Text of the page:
Drives, hills, trees, routes, pump.
After leaving familiar Bend and passing by the snowed in (and currently snowing) pass near Crater Lake we descended into a wild and scenic stretch of road I had never explored before. Ziggin and zaggin around twisting turns we followed the roaring Rogue River through old growth forest that slowly changed from Douglas Fir to Oak and Madrone. After a solid days drive we stopped in the Siskiou National Forest about 4 miles in on a quiet ridge line road. The bus found a nice level spot for the night in a broad turnout leading to a closed road.
That evening I started reading The Hitchhikers Guide to the Galaxy. In one of the first chapters Arthur Dent is spending his days laying in front of his house so the city can’t bulldoze his house. That morning Robyn and I awoke to heavy machinery and in a dream like state I watched a big yellow dozer unload and approach our bus in the early morning light. I rubbed my eyes till it was real and thought how much more at ease I felt in this case rather than being in a tent.
Descending from our hillside camp we had big plans to tour the redwoods. We must have said “wow” and “holy shit!” about a dozen times each as we entered the park. Strapping on our running shoes we fast forwarded our hike and ran two loops weaving and bobbing through the giant stands of trees a some standing for nearly 2,000 years and bulging up to 20 feet in diameter. On down the coast we marveled at the fact that yes indeed we were standing on the California coast overlooking the ocean and remembered back to what a distant idea the Yukon was.
After a stop at our first California brewery, we wished we hadn’t.. If you are ever passing McKinnleyville you are doing about the only thing I can recommend in that area – keep driving. One stand out for me was the Kona Coffee Porter winner of the 2004 Great American Beer Festival award for best coffee infused beer. Down the 101 a bit more however was Arcata home to Humbolt State University. The town was bustling with dirty hippies and vagrants, strange boutiques and shops, all huddled about a central plaza. Certainly a pleasant little town and served to supply us with our climbing guide to Trinity Aretes about 3 hours to the East.
A pit stop in the roadside town of Willow Creek gave us a chance to re-supply and soon we were gaining elevation as we followed a hand drawn map and directions into the Trinity National Forest. Laying eyes on Trinity was nothing short of inspiring. The grey-blue limestone leapt from the old growth and towered high above us in a proud crown. Waves of clouds shrouding the summits would form and dissipate just as soon as you would notice them giving the spires a larger than life appearance. Our camp couldn’t have been more convenient as we could see the summit right out the windows of the bus.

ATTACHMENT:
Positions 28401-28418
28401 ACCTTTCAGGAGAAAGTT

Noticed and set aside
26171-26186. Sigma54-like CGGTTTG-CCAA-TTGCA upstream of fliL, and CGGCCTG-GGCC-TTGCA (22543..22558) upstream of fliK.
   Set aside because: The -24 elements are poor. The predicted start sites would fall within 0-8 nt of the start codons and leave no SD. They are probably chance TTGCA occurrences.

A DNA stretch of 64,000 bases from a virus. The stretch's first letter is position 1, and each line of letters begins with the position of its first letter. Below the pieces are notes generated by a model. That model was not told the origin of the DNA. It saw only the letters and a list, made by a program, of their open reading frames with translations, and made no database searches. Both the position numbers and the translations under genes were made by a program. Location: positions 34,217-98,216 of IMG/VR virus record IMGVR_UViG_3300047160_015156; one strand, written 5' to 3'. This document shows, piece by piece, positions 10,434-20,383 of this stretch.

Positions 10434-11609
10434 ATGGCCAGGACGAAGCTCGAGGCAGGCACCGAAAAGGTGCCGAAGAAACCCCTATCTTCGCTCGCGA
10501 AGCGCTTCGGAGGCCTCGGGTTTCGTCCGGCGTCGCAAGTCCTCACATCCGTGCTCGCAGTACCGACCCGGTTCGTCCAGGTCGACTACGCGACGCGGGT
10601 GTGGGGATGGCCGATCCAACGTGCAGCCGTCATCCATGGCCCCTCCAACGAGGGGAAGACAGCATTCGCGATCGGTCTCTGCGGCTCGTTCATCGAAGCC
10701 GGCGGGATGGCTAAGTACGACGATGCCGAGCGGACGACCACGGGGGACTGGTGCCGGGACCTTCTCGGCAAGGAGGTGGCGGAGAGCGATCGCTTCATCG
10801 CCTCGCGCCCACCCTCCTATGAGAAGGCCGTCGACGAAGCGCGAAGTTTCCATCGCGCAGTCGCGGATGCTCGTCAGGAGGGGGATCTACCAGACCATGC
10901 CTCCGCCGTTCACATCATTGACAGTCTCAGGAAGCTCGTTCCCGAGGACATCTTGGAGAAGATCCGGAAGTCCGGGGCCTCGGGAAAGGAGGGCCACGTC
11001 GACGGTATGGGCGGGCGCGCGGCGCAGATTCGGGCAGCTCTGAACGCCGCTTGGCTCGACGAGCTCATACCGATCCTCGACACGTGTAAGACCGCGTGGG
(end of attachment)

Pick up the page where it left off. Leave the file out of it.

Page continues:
Fighting our way to the base with the somewhat unclear topos we had we ran into Dave and Nieru, a couple of climbers up visiting for the weekend from San Francisco. They immediately struck us as great people and we shared draws, leads, and beta as we explored a new area together. Later that day another couple climbers arrived, this time locals from Arcata named Ryan and Austin and that evening we all gathered around the campfire sharing beers and stories of sends, friends, and far away places.
The climbing at Trinity is really cool. Long and mind numbingly pumpy routes ascend a super textured limestone studded with pockets, complex coral cracks and seams. Nearly every route had us saying ” good god I am pumped! I can’t remember the last time I was this pumped!” as I lowered off an onsight of one wandering 70 ft 5.10d I looked at my poor forearms and lamented to Robyn that they looked like fat fish bellies. This led to our new term for being pumped aka “salmon bellied” at the end of a route. High notes included Robyn’s impressive flash of Shemale 5.10b on only her 3rd ever limestone lead, and several worthwhile high tens and elevens that tested us at the start with technical cruxes and then laid on the pump at the end as you crested the 80-90ft mark on the route. I sent my hardest mixed line to date with an onsight of Indian Summer 5.11b, a proud line with a thin technical crux at the start leading to an overhanging headwall in a wildly exposed juggy crack to a shared anchor on an arête.
Two days of enduro-pump and the fact that we exhausted our morning warm-up routes has us bidding Trinity a fond farewell tomorrow morning. One last campfire with our new friends tonight and it’s off to new adventures. Mt Shasta and Lassen Volcanic Park are on the horizon.